We’ve just heard the following story, and can’t vouch 100% for its truth, but it would explain something interesting: why, after using at least two suppressed weapons on a limited basis in Vietnam, and another thereafter, the SEAL teams did not pursue more general issue of suppressed weapons. (Two suppressed weapons they did use were the Mk 22 “Hush Puppy” variant of the Smith & Wesson M39, which added a threaded barrel, a suppressor, a raised sight axis (to clear the suppressor), and a slide lock; and a suppressed version of the S&W M76 submachine gun).
In the SEALS, there was a faction that was strong for suppressors as a force multiplier, and a faction that dismissed them as “spy [bleep]” and couldn’t see a practical use for them. So a test was arranged.
In the test, the SEALS, with the support of what was then the Naval Weapons Systems office at Crane, Indiana, tested a variety of US and foreign suppressed weapons in two like-real-life CQB environments: shipboard, on a ship destined for scrap, and ashore, in a Navy building that already was penciled in fora date with the wrecking ball.
Even with the quietest weapons, like the Hush Puppy with slide-lock engaged, there was no mistaking that a gunshot had been fired. The SEALS could hear the thud of rounds hitting walls, or the Spang! of them hitting ships’ decks or bulkheads. In addition, they could still hear the report, however reduced it may have been.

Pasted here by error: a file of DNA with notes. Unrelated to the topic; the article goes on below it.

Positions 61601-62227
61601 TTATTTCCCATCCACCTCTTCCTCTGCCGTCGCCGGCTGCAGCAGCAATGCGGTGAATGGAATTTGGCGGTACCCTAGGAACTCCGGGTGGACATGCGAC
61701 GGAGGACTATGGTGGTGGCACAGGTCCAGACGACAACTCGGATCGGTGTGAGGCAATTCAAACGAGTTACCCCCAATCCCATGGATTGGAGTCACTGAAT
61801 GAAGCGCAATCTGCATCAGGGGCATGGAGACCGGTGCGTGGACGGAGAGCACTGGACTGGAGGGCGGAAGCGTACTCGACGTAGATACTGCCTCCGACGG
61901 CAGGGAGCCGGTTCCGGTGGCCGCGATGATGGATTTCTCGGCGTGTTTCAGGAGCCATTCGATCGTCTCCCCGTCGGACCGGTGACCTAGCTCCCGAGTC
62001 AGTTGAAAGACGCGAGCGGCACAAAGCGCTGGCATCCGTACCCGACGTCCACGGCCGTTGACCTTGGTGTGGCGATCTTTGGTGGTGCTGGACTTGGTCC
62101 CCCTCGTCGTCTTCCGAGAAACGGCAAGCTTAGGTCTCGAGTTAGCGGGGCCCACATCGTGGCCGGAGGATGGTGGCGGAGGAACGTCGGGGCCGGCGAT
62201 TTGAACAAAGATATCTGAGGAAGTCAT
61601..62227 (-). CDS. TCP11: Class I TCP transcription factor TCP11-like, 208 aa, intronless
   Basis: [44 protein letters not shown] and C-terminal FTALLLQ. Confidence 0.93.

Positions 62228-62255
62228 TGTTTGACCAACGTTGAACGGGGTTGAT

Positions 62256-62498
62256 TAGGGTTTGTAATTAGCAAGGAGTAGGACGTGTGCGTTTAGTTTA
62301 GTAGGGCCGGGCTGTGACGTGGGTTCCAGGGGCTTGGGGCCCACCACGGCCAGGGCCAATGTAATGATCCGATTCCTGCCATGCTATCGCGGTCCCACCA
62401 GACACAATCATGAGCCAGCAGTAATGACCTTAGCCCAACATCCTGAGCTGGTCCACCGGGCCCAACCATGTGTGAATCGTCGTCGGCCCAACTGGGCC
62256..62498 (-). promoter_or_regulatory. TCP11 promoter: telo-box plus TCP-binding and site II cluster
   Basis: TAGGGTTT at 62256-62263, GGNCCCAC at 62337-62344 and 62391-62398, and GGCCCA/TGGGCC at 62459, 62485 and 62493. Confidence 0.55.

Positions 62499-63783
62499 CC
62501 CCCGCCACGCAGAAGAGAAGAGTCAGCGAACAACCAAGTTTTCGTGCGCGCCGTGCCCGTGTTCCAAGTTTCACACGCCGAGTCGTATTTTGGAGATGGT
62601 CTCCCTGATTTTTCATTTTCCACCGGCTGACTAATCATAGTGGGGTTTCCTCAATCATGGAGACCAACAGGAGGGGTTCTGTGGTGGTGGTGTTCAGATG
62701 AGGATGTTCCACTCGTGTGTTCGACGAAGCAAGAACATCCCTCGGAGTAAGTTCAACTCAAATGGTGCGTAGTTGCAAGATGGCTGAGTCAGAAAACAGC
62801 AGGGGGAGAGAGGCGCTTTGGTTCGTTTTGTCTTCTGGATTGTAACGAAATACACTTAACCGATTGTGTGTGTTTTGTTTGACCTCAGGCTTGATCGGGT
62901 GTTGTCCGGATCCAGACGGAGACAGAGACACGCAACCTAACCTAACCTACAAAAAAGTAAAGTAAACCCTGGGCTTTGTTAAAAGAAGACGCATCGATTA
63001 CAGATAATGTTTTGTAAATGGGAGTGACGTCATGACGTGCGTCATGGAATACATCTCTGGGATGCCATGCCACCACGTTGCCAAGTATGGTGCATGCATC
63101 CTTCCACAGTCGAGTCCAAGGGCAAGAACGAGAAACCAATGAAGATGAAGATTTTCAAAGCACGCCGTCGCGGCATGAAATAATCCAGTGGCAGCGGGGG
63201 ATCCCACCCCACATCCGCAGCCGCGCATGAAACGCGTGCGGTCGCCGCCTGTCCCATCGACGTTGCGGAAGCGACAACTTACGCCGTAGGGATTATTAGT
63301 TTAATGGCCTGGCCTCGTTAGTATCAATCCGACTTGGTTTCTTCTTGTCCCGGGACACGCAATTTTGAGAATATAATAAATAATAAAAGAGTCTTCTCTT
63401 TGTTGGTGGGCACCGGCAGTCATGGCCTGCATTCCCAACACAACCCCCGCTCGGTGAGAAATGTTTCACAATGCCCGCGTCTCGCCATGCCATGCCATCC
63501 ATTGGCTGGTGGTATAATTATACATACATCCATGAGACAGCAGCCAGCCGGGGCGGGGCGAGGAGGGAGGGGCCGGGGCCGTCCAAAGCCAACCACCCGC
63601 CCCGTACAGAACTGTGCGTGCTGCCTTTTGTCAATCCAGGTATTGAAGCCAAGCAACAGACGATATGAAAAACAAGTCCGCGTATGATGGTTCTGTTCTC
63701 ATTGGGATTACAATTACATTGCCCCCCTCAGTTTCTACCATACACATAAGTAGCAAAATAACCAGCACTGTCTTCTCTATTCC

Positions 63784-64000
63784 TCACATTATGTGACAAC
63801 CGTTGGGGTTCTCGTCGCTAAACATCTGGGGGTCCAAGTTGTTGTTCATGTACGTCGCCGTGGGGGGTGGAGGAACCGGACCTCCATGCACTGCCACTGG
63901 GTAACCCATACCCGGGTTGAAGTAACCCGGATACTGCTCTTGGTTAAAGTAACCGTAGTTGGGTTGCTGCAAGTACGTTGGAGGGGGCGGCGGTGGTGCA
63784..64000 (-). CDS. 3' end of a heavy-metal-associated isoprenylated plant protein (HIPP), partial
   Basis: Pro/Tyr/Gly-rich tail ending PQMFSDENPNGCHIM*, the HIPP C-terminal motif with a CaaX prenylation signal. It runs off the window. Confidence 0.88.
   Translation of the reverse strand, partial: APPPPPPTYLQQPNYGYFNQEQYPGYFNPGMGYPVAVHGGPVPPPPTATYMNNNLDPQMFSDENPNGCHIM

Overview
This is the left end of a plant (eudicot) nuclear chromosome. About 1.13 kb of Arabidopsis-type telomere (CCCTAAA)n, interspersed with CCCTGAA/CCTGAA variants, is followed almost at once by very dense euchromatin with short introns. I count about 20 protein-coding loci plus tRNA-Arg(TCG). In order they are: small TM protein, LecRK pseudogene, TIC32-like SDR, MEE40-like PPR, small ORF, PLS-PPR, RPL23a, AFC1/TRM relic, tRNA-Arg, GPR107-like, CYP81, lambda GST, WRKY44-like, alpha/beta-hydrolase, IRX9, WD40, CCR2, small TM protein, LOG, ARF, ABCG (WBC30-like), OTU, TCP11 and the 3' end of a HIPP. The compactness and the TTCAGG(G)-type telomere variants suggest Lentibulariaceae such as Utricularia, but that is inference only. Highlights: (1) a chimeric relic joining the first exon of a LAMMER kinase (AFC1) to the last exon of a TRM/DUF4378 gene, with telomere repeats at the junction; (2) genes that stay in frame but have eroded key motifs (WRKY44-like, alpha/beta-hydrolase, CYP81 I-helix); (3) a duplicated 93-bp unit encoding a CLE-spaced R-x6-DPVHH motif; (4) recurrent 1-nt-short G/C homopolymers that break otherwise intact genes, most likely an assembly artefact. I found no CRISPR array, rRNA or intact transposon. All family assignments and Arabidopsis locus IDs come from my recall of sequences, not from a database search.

The SEALS concluded that the state of technology did not support a more general issue of suppressors at the time, because anyone the SEALS engaged would still know he was being engaged (at least, until they killed him).
By 2016 standards, this error forty-whatever years ago is clearly based on a false concept of what a suppressor does for you in combat. In fact, the gadget’s benefits are great even when they fall far short of the Hollywood effect of making the entire report of the shot disappear. Suppressors reduce noise and light signature, preserve operator hearing, help identify friend from foe, and mask the source and direction of friendly fires. Those reasons certainly justify using such tools.
But it took a while for the operators to learn that. Today, a lot more SOF (US and global) are running with suppressors, even though there’s still no way to keep the enemy from knowing that you’re shooting at him. At least, until you kill him.
This post originally named the Hush Puppy as the Mk 23. Daniel Watters points out in the comments (correctly) that the proper nomenclature is Mk 22 Mod 0. The error has been corrected. -Ed.